rdx 0xffffffffffffffc8
rdi 0x1f8

Machine details where this crash happened:
RELEASE=2.6.18-308.  VERSION=#1 SMP Tue Apr 17 16:41:30 EDT 2012  MACHINE=x86_64

If you encounter such weird looking Hotspot crashes where the cause of the register/memory corruption seems to be unreasonable, please make sure that you are running on a latest patched Linux kernel. Kernels of version older that 2.6.32 may be vulnerable to this kernel bug.

Wednesday Mar 19, 2014

About G1 Garbage Collector, Permanent Generation and Metaspace

We received some questions around the G1 garbage collector and the use of Permanent Generation with it. There seems to be some confusion that the Hotspot JVM does not use permanent generation when G1 is used as the garbage collector. Here’s some clarification:

JDK 7: PermGen

Permanent Generation still exists in JDK 7 and its updates, and is used by all the garbage collectors. In JDK7, the effort to remove the permanent generation was started and some parts of the data residing in the permanent generation were moved to either the Java Heap or to the native heap. Permanent generation was not completely removed and it still exists in JDK 7 and its updates. Here's the list of things that were moved out of the permanent generation in JDK7:

  • Symbols were moved to the native heap

  • Interned strings were moved to the Java Heap

  • Class statics were moved to the Java Heap

JDK7: G1 and PermGen

With G1 collector, PermGen is collected only at a Full GC which is a stop-the-world (STW) GC. If G1 is running optimally then it does not do Full GCs. G1 invokes the Full GCs only when the PermGen is full or when the application does allocations faster than G1 can concurrently collect garbage.

With CMS garbage collector, we can use option -XX:+CMSClassUnloadingEnabled to collect PermGen space in the CMS concurrent cycle. There is no equivalent option for G1. G1 only collects PermGen during the Full stop-the-world GCs.

We can use options PermSize and MaxPermSize to tune the PermGen space size according to the application needs.

JDK8: PermGen

Permanent generation has been completely removed in JDK 8. This work has been done under the bug https://bugs.openjdk.java.net/browse/JDK-6964458. Options PermSize and MaxPermSize have also been removed in JDK 8.

Email to openjdk alias regarding the PermGen elimination project: http://mail.openjdk.java.net/pipermail/hotspot-dev/2012-September/006679.html

JDK8: Metaspace

In JDK 8, classes metadata is now stored in the native heap and this space is called Metaspace. There are some new flags added for Metaspace in JDK 8:

  • -XX:MetaspaceSize=<NNN> where <NNN> is the initial amount of space(the initial high-water-mark) allocated for class metadata (in bytes) that may induce a garbage collection to unload classes. The amount is approximate. After the high-water-mark is first reached, the next high-water-mark is managed by the garbage collector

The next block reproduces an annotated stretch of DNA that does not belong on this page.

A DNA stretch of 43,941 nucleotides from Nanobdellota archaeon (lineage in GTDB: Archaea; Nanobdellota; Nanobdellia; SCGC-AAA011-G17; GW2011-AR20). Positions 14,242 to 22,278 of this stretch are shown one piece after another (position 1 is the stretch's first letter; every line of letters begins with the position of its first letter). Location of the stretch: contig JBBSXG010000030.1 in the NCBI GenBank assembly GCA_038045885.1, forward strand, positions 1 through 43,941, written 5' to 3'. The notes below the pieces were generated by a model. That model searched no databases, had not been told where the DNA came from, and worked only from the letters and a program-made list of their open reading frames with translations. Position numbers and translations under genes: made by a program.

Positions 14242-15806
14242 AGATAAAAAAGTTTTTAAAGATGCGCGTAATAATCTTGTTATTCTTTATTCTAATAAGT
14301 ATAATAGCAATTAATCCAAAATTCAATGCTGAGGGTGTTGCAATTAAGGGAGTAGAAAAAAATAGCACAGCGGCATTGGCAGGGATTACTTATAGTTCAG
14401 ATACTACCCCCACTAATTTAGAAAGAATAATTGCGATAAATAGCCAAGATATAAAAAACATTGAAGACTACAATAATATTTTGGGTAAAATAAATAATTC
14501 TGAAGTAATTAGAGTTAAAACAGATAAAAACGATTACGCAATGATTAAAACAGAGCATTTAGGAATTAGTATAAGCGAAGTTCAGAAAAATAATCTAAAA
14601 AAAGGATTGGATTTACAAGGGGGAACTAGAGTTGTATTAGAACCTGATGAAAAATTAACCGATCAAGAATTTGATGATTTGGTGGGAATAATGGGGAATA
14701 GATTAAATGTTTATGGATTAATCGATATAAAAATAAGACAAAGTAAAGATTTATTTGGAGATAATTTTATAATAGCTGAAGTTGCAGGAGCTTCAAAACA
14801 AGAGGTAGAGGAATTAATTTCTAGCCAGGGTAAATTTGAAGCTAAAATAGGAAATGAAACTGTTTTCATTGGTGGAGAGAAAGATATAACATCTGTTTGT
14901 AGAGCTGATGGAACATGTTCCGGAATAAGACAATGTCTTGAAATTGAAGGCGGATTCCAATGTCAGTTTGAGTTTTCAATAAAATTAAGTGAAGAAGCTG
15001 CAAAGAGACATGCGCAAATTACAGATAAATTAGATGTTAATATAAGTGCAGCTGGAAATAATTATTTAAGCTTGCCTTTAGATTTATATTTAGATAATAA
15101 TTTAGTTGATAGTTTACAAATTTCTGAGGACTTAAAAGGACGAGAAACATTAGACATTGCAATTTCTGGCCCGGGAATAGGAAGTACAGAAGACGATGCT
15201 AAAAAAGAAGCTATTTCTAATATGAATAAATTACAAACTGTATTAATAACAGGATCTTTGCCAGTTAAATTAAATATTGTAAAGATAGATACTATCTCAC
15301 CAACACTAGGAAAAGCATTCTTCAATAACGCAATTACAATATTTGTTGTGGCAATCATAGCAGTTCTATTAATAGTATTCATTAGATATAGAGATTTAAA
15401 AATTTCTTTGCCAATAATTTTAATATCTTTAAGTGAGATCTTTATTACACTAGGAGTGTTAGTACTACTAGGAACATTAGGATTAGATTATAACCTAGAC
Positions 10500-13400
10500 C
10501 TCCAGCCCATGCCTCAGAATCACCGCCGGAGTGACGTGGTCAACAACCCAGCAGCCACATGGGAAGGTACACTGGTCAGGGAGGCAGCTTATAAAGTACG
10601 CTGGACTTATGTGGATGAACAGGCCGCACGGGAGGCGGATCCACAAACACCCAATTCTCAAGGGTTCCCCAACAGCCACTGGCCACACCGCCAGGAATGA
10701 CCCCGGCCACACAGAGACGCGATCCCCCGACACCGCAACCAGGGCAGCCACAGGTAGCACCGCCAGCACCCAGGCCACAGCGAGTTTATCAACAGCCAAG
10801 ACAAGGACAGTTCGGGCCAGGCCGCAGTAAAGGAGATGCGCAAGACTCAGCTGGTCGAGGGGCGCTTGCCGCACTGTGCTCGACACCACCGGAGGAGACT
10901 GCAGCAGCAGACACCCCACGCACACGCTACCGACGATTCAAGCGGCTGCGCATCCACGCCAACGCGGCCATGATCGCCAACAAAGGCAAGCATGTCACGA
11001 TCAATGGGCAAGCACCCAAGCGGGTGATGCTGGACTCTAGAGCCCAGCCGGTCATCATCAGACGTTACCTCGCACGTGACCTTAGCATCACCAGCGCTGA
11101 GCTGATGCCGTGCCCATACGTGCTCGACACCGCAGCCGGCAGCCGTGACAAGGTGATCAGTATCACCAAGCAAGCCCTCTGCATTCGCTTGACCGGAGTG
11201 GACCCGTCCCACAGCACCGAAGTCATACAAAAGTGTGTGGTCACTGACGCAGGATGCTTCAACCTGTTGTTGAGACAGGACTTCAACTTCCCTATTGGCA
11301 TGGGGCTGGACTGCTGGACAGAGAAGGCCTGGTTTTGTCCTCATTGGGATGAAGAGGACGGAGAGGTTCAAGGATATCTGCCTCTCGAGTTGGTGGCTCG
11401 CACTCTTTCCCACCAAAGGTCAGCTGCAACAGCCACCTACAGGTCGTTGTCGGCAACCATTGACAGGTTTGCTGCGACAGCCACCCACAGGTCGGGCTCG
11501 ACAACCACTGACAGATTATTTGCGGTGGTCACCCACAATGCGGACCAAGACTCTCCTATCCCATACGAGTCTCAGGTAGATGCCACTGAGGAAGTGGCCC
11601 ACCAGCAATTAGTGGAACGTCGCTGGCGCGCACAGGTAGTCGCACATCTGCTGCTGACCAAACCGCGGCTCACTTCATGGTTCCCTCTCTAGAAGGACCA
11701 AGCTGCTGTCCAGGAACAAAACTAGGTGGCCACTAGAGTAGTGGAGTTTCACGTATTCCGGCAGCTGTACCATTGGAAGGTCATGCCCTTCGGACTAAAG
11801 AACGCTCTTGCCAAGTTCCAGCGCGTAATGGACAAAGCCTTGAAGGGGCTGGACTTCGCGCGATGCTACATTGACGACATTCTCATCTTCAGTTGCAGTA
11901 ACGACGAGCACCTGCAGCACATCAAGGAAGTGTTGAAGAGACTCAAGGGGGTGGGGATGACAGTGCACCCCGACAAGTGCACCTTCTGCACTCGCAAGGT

• -XX:MaxMetaspaceSize=<NNN> where <NNN> is the maximum amount of space to be allocated for class metadata (in bytes). This flag can be used to limit the amount of space allocated for class metadata. This value is approximate. By default there is no limit set.
  • -XX:MinMetaspaceFreeRatio=<NNN> where <NNN> is the minimum percentage of class metadata capacity free after a GC to avoid an increase in the amount of space (high-water-mark) allocated for class metadata that will induce a garbage collection.
  • -XX:MaxMetaspaceFreeRatio=<NNN> where <NNN> is the maximum percentage of class metadata capacity free after a GC to avoid a reduction in the amount of space (high-water-mark) allocated for class metadata that will induce a garbage collection.

By default class metadata allocation is only limited by the amount of available native memory. We can use the new option MaxMetaspaceSize to limit the amount of native memory used for the class metadata. It is analogous to MaxPermSize. A garbage collection is induced to collect the dead classloaders and classes when the class metadata usage reaches MetaspaceSize (12Mbytes on the 32bit client VM and 16Mbytes on the 32bit server VM with larger sizes on the 64bit VMs). Set MetaspaceSize to a higher value to delay the induced garbage collections. After an induced garbage collection, the class metadata usage needed to induce the next garbage collection may be increased.

Saturday Jan 04, 2014

UseLargePages on Linux

There is a JVM option UseLargePages (introduced in JDK 5.0u5) that can be used to request large memory pages from the system if large pages memory is supported by the system. The goal of the large page support is to optimize processor Translation-Lookaside Buffers and hence increase performance.

Recently we saw few instances of HotSpot crashes with JDK7 on the Linux platform when using the large memory pages.

8013057: assert(_needs_gc || SafepointSynchronize::is_at_safepoint()) failed: only read at safepoint